The virus is spread by droplets which come out of the nose and mouth during breathing, talking, shouting, sneezing, coughing, etc. Some of those activities spread droplets further and higher into the air than others, as you’d imagine. The article I linked above suggests that coughing might release 3000 droplets, a sneeze might be 10 times that, and a single breath could vary between 50 and 5000 droplets, but they would fall more quickly and not spread as far as a cough or a sneeze. Masks will keep a lot of that contained! Maybe not all of it, especially with a homemade mask instead of an N95, but both serve to significantly decrease the number of droplets leaving a person’s airways. That’s why people who decide to go into public without masks on are assholes, with the exception of the relatively few people who literally cannot wear them. (Note: a droplet coming from someone who has a virus is likely to have more than a single virus particle in it. It seems, from the article, that a single droplet from someone with COVID-19 might contain between 5000 and 70,000 virus particles, and some of that variation has to do with where they are in the course of their illness.)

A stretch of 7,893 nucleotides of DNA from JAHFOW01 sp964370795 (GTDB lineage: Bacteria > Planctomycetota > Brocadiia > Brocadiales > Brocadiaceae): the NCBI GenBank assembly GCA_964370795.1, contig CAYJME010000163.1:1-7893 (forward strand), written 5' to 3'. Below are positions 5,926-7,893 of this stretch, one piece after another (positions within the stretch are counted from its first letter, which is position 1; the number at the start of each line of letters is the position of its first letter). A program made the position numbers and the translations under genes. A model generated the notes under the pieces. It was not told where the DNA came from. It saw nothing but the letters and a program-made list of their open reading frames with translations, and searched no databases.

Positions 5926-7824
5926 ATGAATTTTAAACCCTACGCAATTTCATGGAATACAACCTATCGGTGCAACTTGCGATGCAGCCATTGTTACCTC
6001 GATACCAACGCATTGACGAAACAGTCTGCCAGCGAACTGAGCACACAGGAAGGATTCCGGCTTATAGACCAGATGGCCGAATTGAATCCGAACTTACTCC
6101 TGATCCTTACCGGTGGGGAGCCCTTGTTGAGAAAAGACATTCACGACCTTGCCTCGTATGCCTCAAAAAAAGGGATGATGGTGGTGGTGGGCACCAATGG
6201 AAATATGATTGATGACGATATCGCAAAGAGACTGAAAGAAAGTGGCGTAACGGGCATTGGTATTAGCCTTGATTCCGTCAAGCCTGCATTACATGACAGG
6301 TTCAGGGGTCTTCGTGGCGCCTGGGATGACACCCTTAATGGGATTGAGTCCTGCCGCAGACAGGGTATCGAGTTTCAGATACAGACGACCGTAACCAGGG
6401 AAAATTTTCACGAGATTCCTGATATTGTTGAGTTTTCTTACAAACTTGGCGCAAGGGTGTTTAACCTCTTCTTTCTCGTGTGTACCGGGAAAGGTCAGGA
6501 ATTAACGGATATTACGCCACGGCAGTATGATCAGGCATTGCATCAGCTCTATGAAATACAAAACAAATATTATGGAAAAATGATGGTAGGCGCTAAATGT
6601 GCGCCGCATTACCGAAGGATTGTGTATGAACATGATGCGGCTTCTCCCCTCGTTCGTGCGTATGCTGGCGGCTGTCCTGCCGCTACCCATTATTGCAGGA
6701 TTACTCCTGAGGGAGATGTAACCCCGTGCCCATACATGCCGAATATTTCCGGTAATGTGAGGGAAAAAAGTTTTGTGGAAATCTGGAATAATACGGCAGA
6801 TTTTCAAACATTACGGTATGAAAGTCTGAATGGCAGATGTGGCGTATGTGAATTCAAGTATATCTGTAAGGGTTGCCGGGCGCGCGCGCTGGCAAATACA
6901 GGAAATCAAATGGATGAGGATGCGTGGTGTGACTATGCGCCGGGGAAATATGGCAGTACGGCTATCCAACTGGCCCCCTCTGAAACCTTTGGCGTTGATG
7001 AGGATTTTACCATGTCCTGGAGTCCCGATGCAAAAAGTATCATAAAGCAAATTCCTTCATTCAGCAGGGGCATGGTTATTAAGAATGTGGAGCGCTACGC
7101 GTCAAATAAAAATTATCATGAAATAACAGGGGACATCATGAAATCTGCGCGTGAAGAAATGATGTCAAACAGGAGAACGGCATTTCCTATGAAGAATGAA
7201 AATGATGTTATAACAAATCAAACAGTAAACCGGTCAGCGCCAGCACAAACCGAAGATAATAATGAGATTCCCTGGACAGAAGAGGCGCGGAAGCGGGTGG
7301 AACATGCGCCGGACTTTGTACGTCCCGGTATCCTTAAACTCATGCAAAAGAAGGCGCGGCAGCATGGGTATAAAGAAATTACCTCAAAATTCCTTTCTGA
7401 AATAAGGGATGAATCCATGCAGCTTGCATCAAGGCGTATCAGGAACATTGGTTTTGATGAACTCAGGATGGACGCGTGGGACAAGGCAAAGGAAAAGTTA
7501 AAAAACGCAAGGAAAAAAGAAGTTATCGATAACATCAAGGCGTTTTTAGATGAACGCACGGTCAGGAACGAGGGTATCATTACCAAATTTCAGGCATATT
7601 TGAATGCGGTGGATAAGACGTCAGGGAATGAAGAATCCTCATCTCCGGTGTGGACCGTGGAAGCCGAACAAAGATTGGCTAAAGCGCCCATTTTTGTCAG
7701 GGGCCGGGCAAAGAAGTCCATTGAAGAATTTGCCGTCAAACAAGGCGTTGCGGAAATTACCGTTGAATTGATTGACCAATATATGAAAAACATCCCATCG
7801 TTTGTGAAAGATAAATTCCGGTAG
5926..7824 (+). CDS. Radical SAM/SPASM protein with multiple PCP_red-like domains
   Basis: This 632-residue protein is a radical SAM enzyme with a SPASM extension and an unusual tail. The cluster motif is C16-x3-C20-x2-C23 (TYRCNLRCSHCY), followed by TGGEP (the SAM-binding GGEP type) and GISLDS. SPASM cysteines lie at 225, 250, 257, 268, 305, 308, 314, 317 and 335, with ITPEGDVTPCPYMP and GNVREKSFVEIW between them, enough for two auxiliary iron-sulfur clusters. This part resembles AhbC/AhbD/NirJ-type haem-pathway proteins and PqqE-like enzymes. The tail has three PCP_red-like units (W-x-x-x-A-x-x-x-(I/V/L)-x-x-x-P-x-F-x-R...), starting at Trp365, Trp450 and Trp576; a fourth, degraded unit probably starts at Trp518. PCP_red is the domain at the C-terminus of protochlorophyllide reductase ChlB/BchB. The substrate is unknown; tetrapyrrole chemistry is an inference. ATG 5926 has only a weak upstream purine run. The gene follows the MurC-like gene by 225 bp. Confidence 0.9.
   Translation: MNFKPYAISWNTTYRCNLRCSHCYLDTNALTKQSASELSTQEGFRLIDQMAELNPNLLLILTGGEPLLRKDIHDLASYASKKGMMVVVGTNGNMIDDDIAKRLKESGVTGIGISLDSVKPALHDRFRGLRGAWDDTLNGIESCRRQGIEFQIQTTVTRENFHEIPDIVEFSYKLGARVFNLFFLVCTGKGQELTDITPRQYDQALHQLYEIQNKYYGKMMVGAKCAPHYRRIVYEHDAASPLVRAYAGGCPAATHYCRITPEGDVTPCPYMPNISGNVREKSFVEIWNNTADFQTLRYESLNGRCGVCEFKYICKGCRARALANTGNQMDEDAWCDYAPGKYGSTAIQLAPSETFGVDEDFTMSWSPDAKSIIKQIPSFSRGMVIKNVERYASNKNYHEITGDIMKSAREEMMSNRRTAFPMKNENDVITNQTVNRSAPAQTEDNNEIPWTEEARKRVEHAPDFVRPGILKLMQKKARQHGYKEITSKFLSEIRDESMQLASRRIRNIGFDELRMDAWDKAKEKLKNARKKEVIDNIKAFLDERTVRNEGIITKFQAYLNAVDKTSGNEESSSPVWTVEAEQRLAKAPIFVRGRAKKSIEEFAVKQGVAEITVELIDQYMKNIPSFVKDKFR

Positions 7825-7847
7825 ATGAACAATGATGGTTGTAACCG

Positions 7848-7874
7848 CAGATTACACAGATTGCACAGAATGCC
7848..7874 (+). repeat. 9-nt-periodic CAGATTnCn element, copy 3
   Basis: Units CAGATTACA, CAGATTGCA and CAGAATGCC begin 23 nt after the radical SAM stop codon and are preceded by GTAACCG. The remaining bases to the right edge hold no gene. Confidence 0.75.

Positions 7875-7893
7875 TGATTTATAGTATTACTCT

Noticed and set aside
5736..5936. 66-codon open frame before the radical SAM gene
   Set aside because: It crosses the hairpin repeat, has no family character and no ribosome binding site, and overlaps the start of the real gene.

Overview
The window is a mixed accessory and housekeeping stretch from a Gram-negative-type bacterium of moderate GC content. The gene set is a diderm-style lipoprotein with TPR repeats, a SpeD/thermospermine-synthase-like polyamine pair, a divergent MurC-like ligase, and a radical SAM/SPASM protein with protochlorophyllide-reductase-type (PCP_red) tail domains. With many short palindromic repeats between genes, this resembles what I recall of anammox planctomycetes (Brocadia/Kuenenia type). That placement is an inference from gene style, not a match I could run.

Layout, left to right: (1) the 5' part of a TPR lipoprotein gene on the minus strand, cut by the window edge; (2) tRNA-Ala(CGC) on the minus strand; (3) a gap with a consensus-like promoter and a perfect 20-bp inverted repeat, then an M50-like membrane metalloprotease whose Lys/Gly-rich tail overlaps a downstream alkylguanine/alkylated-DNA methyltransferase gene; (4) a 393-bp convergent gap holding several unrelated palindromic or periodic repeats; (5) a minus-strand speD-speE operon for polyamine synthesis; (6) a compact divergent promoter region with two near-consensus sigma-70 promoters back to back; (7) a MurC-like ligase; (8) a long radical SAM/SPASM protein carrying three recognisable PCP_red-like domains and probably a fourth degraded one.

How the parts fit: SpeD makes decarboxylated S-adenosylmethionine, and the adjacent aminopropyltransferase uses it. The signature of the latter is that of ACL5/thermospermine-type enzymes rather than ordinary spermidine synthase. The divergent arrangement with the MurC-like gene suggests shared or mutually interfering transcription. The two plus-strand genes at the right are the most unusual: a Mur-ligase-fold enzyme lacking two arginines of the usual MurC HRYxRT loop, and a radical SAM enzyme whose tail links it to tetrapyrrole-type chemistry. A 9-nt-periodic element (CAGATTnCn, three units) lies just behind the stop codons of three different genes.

Now, the droplets with virus particles can get into your body in a number of ways. You could breathe them in–and your mask helps prevent that, of course, so it’s worth wearing your mask even if you’re pretty sure you’re not a carrier of COVID-19. The droplets could fall onto a surface, and you could touch that surface and then your own nose, mouth, eyes, or something you’re about to eat or drink. The droplets could fall on one surface, be moved by your or someone else’s hands onto another surface, and then get on your hands and into your body. And so on. Washing your hands for 20 full seconds helps us safe, because COVID-19 has a lipid outer shell: soap destroys the virus. Refusing to touch your face except immediately after washing your hands: also helpful! (The mask also helps with this; you can’t touch your nose or mouth if they’re covered.)